Related: From Big Bang to Present: Snapshots of Our Universe Through Time
It is estimated that the whole universe could contain more than 1 googol (10^100) stars. When Totani factored in this new abundance of stars, he found that the emergence of life was no longer improbable, but very likely.
This may be good news for the RNA world hypothesis, though it could also mean that the search for life in the universe is a hopeless pursuit.
If life first got its start in RNA, "life on Earth was created by a very rare chance of producing a long RNA polymer," said Totani. "Most likely, Earth is the only planet harboring life in the observable universe. I predict that future observations or explorations of extraterrestrial life will yield no positive results.
If by chance, life is discovered elsewhere in our cosmic neighborhood, Totani believes it would likely be of the same origin as life on Earth. Life may have hitched a ride from comets and asteroids across interplanetary or interstellar space, seeding the local universe with life from a single origin event.
Totani's work is far from an answer to one of science's most existential questions but it may guide further research on the origins of life. Whether we are alone in the universe still remains unanswered, but if Totani's numbers tell us anything, you shouldn't bet on it.
- The 18 Biggest Unsolved Mysteries in Physics
- The 11 Biggest Unanswered Questions About Dark Matter.
- The 15 Weirdest Galaxies in Our Universe
Originally published on Live Science.
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By Ben Turner
By Robert Lea
As for the article at hand, if this author is right that life may be a one-off in the observable Universe, imagine how improbable INTELLIGENT life with a potential for highly developed technological civilization is even in the entire Universe.
I'm not a scientist, but in my mind, if the universe is infinite in size, then all possibilities in nature (provided they obey the laws of physics) are being played out somewhere in the universe. The more probable they are, the more frequently they show up in any given finite part (observable) of the universe.
Figuring out how may take us some time, but our mere existence says our existence is possible. Our rarity indicates how improbable our existence or another like ours in our observable is. Maybe in someone else's observable, there are multiple beings interacting with one another (in a galaxy far, far away).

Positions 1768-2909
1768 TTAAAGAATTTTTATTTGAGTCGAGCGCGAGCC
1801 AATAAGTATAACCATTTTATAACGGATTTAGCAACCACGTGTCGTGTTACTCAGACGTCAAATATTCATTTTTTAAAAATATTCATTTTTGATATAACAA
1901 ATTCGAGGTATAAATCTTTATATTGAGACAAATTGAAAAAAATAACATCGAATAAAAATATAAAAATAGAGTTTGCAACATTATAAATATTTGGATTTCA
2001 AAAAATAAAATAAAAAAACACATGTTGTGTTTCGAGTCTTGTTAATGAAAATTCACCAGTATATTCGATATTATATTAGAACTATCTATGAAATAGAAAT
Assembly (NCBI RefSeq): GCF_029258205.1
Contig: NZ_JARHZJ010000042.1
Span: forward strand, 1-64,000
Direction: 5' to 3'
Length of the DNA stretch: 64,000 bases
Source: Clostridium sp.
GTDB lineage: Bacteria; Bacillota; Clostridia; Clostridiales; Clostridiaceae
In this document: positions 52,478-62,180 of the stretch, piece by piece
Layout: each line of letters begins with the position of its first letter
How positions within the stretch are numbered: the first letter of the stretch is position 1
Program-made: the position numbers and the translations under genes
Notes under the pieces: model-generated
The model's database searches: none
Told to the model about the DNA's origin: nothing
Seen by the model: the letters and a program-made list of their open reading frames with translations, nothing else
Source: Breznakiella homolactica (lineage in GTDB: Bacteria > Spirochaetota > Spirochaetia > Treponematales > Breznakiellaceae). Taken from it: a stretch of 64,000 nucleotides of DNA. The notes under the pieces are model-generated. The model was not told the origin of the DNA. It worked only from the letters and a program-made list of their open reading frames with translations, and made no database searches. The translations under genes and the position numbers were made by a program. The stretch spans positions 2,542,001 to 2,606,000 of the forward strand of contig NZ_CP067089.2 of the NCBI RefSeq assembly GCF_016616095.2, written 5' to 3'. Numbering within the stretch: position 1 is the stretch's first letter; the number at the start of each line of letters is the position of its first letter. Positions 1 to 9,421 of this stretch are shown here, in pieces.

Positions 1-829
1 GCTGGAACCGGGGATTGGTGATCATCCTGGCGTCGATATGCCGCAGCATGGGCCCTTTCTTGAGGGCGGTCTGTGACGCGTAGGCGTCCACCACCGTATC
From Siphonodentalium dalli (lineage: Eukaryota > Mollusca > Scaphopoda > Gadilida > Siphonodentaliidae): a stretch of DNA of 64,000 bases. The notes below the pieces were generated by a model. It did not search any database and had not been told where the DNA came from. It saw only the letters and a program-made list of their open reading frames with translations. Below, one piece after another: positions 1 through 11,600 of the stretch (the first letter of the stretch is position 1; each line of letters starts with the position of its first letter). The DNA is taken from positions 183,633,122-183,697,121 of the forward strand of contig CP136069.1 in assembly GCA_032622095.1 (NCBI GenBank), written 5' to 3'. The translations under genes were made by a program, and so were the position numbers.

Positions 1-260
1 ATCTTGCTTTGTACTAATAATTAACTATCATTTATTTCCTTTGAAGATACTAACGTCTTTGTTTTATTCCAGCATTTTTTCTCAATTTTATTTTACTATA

Or, God did it.
I don't know why you felt it necessary to take a gratuitous shot at my profession, but it is typical of online posts. My profession has allowed me to observe brand new babies for decades, I am simply saying that the traditional scientific explanation for life doesn't quite work for me. I haven't replaced it with a guy in the clouds you know. It's all speculation on everyone's part. I have read the scientific record all my life and I find it inadequate to explain cellular life.
Until scientists actually create LIFE in a lab, there is only FAITH in their theories. And evolution itself *IS* miraculous *EDIT*. Complex biological entities that are programmed to improve themselves through genetic mutation of their offspring, whose predecessors came from basic non living elements *sounds like fantasy,* For anybody to say that anybody's ideas or theories on *the origins of life* are in the realm of the supernatural, mythical, or religious, is total hypocrisy. I'm not religious, and I definitely don't condone the idea of scientists simply saying "god did it"...on anything. Yet I find high value in the fact that a scientifically minded and educated medical professional can still be amazed by a new born baby.
But living molecules have choice. The un-predictability of this choice, has led to the concept of probability and randomness........even though that choice was not random.
Our existence is within an unbreakable order.
At the present time the fields of Archaeology and Paleontology are dominated by the dogma of Darwinian Evolution. Modern observations have shown that many nanomachines cannot be explained by evolution. Also, the Cambrian Explosion proves that evolution did not occur. What you are missing is what our beautiful doctor is saying to you: there is something miraculous about the origin of life, a miracle that he has witnessed in his profession. You think you may know something, well, tell me if you comprehend what it means for the universe to be as many as 100 billion light years in diameter. If you claim that you comprehend such a distance, I would suggest that you are fooling yourself. You need to appreciate what the good doctor is saying to you.
Attaboy, Dr. Dave. You have experienced the birth of life personally and your experience is wonderful to hear about. Unfortunately, Darwinism has created secular humanism, which demands a materialistic explanation of life and the universe. Why was Socrates a Wise Man: Because he knew that he did not know.